Thanks to data announced in October, investors already knew Medivation (NASDAQ:MDVN) and Astellas Pharma's phase 3 trial showed their prostate cancer drug Xtandi was impressive in treating patients who hadn't yet received chemotherapy.
Now, with fresh data in hand, we can see just how compelling the argument is for the FDA to approve the company's bid to expand Xtandi's label to include that all important pre-chemotherapy indication. If the FDA does agree to expand Xtandi's use, it could erase a competitive advantage currently held by Johnson & Johnson's (NYSE:JNJ) blockbuster prostate cancer treatment Zytiga.
The chance to market Xtandi to the pre-chemo patient pool could mean a significant bump up in revenue for both Medivation and its partner Astellas. Xtandi is currently Medivation's only marketed drug; after Johnson & Johnson's Zytiga got the nod for pre-chemotherapy use in December 2012, it kicked off a surge in sales that helped Zytiga's revenue jump more than 60% to $750 million in the U.S. during 2013.
Despite Xtandi being compared to placebo during phase 3 while Zytiga was compared to prednisone, a steroid commonly prescribed as part of prostate cancer therapy, results suggest Xtandi put up results as good as, and possibly even better than, Zytiga in this patient pool. Following the release of additional trial data this month, it's hard to believe the FDA won't eventually grant Xtandi the go-ahead. Especially, when considered in the context of the data behind the FDA approving Zytiga for the indication.
Patients taking Xtandi not only saw overall survival improve, but were also able to delay chemotherapy treatment by 17 months versus placebo. In pre-chemotherapy phase 3 trials for Zytiga, patients were able to delay chemotherapy by 8.4 months versus prednisone.
Xtandi patients, who had all previously failed on androgen deprivation therapy, saw their risk of death drop 29% versus placebo and their risk of radiographic progression, or rPFS, or death fall 81% when compared to the placebo group. In Zytiga's trial, the risk of death dropped 25% and the rPFS fell 57% versus prednisone.
Looking at it another way, those patients taking Xtandi reported a delay in deterioration in quality of life of 11.3 months, versus 5.6 months for placebo, a 5.7 month improvement. Patients taking Zytiga saw the time to deterioration improve to 12.7 months from 8.3 months for those taking only prednisone, a 4.4 month improvement.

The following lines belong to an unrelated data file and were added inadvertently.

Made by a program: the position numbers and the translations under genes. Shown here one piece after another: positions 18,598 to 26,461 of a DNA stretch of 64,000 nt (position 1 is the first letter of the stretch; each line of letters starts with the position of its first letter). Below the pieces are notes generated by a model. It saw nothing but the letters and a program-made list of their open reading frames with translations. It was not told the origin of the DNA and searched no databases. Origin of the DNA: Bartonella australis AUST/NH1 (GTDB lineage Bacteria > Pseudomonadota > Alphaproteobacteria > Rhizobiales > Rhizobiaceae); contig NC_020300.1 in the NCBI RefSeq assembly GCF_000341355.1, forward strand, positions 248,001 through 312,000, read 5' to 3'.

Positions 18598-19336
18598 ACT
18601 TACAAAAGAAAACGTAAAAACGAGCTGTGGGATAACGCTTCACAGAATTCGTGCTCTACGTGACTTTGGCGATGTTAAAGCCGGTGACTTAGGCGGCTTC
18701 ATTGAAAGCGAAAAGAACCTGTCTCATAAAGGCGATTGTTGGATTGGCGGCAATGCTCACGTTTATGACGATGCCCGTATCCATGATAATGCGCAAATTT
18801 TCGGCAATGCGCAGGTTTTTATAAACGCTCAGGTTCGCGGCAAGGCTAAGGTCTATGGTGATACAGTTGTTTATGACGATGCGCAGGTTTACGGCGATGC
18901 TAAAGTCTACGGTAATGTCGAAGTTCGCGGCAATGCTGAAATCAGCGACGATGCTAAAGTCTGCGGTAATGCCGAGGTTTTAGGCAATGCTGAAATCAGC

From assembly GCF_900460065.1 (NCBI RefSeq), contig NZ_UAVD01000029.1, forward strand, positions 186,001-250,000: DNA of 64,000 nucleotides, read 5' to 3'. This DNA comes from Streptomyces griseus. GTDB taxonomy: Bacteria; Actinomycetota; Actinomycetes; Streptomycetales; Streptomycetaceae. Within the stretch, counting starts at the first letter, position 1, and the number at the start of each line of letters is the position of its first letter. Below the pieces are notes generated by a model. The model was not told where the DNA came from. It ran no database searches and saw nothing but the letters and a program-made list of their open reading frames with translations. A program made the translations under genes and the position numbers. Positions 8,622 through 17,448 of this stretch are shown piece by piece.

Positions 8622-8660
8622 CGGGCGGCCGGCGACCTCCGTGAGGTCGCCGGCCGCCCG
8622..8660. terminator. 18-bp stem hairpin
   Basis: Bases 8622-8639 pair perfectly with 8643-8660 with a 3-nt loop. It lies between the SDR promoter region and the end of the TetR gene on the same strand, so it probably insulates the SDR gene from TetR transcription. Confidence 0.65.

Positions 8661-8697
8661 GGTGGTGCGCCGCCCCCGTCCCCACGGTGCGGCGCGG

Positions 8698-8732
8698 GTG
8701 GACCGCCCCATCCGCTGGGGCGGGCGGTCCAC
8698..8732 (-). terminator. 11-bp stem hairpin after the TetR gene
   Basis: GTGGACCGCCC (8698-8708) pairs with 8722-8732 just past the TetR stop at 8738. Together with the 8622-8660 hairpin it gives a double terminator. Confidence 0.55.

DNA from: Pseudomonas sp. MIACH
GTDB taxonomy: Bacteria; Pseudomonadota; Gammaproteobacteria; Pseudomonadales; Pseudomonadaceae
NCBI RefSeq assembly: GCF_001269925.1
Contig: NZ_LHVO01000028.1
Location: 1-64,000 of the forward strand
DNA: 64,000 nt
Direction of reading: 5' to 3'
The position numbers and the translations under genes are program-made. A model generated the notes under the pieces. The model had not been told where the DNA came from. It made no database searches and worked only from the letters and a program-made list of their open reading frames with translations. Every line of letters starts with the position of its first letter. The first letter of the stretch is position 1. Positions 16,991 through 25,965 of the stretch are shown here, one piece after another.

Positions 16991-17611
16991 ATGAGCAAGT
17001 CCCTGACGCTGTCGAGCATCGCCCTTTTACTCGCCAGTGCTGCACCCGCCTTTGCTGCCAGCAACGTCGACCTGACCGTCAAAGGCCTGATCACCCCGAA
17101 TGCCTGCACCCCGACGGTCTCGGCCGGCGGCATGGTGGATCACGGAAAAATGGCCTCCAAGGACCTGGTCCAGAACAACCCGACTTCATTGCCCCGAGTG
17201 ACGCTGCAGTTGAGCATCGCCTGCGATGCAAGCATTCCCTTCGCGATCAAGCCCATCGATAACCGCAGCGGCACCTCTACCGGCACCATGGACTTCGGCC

Fool-worthy final thoughts
Metastatic castration-resistant prostate cancer causes 258,000 deaths worldwide each year, so the need for new, more effective treatment remains.
Since each was compared against a different control during clinical trials, it's tough to make an apples-to-apples comparison of Xtandi and Zytiga. However, compelling results for Xtandi means it's likely we'll see an sNDA filed for the indication soon and an eventual FDA approval. If so, Xtandi will likely cut into sales that otherwise would've headed to Zytiga. A dynamic that may already be playing out in off-label use given Zytiga's U.S. sales have been slowing sequentially while Xtandi's have been growing.
1 stock pick to know in 2014
There's a huge difference between a good stock and a stock that can make you rich. The Motley Fool's chief investment officer has selected his No. 1 stock for 2014, and it's one of those stocks that could make you rich. You can find out which stock it is in the special free report "The Motley Fool's Top Stock for 2014." Just click here to access the report and find out the name of this under-the-radar company.
Todd Campbell owns Medivation. Todd owns E.B. Capital Markets, LLC. E.B. Capital's clients may or may not have positions in the companies mentioned. Todd also owns Gundalow Advisors, LLC. Gundalow's clients do not have positions in the companies mentioned.The Motley Fool recommends Johnson & Johnson. The Motley Fool owns shares of Johnson & Johnson. Try any of our Foolish newsletter services free for 30 days. We Fools may not all hold the same opinions, but we all believe that considering a diverse range of insights makes us better investors. The Motley Fool has a disclosure policy.